In People v. Willis (2002) 28 Cal.4th 22, the California Supreme Court squarely placed the burden on the prosecution of proving the good faith exception. Recently, in Herring v. United States (2009) 555 U.S. __ [129 S.Ct. 695] (Herring), the United States Supreme Court further defined the good faith exception, but did not alter the prosecution's burden of proof in the trial court.
We therefore conclude the trial court erred by denying Pearl's motion to suppress evidence.*fn1 The evidence obtained in the unlawful searches was the only basis of Pearl's conviction for receiving stolen property. The Attorney General does not respond to Pearl's argument the erroneously admitted evidence tainted the conviction for burglary. Accordingly, we must reverse.
An information charged Pearl with burglary (Pen. Code, § 459 [count 1]) based on an incident on December 13, 2004, and with receiving stolen property (Pen. Code, § 496, subd. (a) [count 2]) based on the property recovered in the searches on December 13, 14, and 28, 2004.
Pursuant to Penal Code section 1538.5, Pearl moved to suppress evidence obtained during the warrantless searches conducted on December 13, 14, and 28, 2004. The prosecution justified the searches on the ground Pearl was on parole at the time and subject to a search condition.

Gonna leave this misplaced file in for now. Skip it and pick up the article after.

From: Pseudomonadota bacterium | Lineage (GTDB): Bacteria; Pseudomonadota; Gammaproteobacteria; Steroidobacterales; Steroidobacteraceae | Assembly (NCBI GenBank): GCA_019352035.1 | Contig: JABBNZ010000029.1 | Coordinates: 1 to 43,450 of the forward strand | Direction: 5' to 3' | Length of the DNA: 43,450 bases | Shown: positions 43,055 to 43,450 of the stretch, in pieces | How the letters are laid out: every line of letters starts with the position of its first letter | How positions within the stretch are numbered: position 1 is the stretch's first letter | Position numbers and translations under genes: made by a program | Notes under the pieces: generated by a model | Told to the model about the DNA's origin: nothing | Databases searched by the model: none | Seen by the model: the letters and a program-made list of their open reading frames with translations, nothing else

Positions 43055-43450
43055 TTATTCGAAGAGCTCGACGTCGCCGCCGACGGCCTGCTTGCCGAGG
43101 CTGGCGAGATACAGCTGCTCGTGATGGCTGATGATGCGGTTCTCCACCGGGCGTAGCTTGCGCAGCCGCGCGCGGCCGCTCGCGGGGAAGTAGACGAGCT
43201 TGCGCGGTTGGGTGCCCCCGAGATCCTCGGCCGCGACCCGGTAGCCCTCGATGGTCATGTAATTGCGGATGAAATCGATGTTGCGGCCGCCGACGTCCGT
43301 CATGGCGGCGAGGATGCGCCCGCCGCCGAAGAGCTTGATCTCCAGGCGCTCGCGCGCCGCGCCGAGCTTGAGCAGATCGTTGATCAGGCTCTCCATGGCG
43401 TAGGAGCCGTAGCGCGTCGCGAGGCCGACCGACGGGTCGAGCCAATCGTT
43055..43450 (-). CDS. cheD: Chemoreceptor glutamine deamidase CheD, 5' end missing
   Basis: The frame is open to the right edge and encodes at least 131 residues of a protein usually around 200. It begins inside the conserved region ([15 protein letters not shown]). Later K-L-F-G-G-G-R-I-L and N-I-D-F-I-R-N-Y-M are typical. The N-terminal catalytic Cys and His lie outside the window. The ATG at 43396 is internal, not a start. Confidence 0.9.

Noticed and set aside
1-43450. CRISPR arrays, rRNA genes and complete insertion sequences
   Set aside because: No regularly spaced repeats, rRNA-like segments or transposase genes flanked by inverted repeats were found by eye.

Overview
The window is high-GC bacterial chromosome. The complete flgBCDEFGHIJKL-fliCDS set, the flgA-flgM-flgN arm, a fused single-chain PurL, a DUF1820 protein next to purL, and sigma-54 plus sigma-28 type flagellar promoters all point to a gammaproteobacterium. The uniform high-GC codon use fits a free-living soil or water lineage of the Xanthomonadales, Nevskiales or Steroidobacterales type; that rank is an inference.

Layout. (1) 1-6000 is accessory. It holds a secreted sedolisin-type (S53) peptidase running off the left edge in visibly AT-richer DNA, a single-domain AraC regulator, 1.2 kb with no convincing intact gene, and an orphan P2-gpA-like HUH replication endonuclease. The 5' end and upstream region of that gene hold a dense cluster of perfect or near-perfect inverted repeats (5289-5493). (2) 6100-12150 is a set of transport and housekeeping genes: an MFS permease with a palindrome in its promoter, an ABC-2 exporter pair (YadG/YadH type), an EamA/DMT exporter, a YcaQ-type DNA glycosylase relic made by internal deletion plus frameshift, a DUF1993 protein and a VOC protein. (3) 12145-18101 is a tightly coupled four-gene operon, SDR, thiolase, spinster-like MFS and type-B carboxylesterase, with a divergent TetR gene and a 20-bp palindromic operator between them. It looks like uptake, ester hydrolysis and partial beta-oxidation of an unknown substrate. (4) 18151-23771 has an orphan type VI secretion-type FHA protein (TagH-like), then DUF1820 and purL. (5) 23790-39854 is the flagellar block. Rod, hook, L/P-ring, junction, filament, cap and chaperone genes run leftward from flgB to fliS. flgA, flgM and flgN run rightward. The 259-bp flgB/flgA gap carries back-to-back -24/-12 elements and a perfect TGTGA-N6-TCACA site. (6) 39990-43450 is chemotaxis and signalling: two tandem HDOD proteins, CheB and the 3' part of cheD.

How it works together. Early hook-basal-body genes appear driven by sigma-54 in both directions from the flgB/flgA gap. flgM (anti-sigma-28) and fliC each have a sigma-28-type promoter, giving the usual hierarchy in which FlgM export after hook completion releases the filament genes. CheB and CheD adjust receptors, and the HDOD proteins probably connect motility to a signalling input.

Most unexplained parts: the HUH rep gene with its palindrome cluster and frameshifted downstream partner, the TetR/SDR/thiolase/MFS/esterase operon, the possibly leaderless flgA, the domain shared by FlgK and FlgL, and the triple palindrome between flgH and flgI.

The trial court conducted a suppression hearing at which Palm Springs Police Sergeant Donald Crager, Palm Springs Police Detective William Judd, and Pearl testified.
Crager testified he worked as a detective sergeant in the crimes against property unit of the Palm Springs Police Department. On December 13, 2004, he reviewed a report of Pearl's arrest. Crager knew Pearl from previous arrests and knew he recently had been released from prison. After reading the arrest report, Crager contacted the parole department. When asked how he knew Pearl was on parole, Crager answered: "I know that he was recently released from prison. I reviewed his criminal record, and I contacted the parole department." Crager did not identify the person with whom he spoke at the parole department or what that person said.
Crager went to Pearl's listed address to conduct a search. Judy Spira was at home, and Crager asked her permission to search Pearl's room. She consented, and led Crager to Pearl's room. There, Crager found a laptop computer, later identified as stolen.
Accompanied by Pearl's parole agent and Judd, Crager returned to Pearl's room on December 14, 2004 to conduct a second search. After receiving Spira's permission, Crager searched the residence and the garage. In the garage, Crager found guitars, golf clubs, appliances, tools, watches, animation cells, bicycles, and a tapestry.
Judd testified he accompanied Crager on the December 14 search after speaking with Pearl's parole agent. Judd conducted the third search on December 28, 2004. Chris Strickland, who had moved into Pearl's room, was at the residence and granted Judd permission to search the room. In the room, Judd found cartoon watches and foreign coins belonging to Frank Gambale.
Pearl testified his parole term started on December 12, 2000, the date on which he was released from custody. His initial parole term was three years, but was later increased to four years due to a parole violation. He ...